At the beginning of the war, when the Spartans consulted the oracle at Delphi, they had received the answer, that "either the king or their city must fall." King Leonidas, accordingly, when he proceeded to battle, had so fixed the resolution of his men, that they felt they must go to the field with minds prepared for death. He had posted himself in a narrow pass, too, that he might either conquer more gloriously with a few, or fall with less damage to his country. The allies being therefore sent away, he exhorted his Spartans "to remember that, however they struggled, they must expect to perish; to take care not to show more resolution to stay than to fight;" adding that, "they must not wait till they were surrounded by the enemy, but when night afforded them opportunity, must surprise them in security and at their ease; as conquerors could die nowhere more honourably than in the camp of the foe." There was no difficulty in stimulating men determined to die. They immediately seized their arms, and six hundred men rushed into the camp of five hundred thousand, making directly for the king's tent, and resolving either to die with him, or, if they should be overpowered, at least in his quarters. An alarm spread through the whole Persian army. The Spartans being unable to find the king, marched uncontrolled through the whole camp, killing and overthrowing all that stood in their way, like men who knew that they fought, not with the hope of victory, but to avenge their own deaths. The contest was protracted from the beginning of the night through the greater part of the following day. At last, not conquered, but exhausted with conquering, they fell amidst vast heaps of slaughtered enemies. Xerxes, having thus met with two defeats by land, resolved next to try his fortune by sea.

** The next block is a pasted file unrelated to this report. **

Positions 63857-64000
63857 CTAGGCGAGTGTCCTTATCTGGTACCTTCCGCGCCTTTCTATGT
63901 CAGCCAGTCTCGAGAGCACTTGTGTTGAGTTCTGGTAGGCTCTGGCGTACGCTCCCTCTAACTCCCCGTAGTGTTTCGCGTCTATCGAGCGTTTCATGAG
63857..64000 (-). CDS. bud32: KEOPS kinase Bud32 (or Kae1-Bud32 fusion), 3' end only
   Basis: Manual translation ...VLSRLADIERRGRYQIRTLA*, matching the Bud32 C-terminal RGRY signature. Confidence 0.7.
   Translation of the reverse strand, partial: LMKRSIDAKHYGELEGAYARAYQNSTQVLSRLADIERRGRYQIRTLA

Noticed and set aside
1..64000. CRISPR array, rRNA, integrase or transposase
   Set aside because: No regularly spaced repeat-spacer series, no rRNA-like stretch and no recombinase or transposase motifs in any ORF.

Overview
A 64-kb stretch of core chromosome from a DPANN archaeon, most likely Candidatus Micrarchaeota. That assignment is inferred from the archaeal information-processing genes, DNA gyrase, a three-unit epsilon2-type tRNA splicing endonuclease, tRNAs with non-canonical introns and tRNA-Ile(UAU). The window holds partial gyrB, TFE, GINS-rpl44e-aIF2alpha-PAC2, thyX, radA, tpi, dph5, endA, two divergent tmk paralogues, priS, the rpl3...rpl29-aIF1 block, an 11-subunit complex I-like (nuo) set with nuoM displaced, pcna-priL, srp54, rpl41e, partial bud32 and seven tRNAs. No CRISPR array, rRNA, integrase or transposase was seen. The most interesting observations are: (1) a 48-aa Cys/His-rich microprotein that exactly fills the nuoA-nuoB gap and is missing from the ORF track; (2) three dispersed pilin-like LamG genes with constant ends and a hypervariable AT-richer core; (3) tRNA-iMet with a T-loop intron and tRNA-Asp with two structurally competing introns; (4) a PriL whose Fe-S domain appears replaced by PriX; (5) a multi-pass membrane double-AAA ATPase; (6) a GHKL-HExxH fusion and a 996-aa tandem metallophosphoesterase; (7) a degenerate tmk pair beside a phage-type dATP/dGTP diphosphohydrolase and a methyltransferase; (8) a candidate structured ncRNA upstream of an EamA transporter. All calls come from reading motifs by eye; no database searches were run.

(From On the Malice of Herodotus)
Now Herodotus, in his narration of that fight, hath obscured also the bravest act of Leonidas, saying that they all fell in the straits near the hill. (Herodotus, vii. 225.) But the affair was otherwise managed. For when they perceived by night that they were encompassed by the barbarians, they marched straight to the enemies' camp, and got very near the King's pavilion, with a resolution to kill him and leave their lives about him.
Next: Where Diodorus May Be More Accurate than Herodotus

Previous Page: Historians of the Battle of Thermopylae

There is at least one point about the Battle of Thermopylae on which Diodorus seems to be more accurate than Herodotus -- which shouldn't be a surprise considering Herodotus' reputation.

Herodotus mentions 300 Spartan soldiers (Spartiates) and a total of 3100 Peloponnesian hoplites (7.202). In 7.228.1 Herodotus says 4000 men from the Peloponnese were at Thermopylae, a figure that doesn't add up when you add in the allies.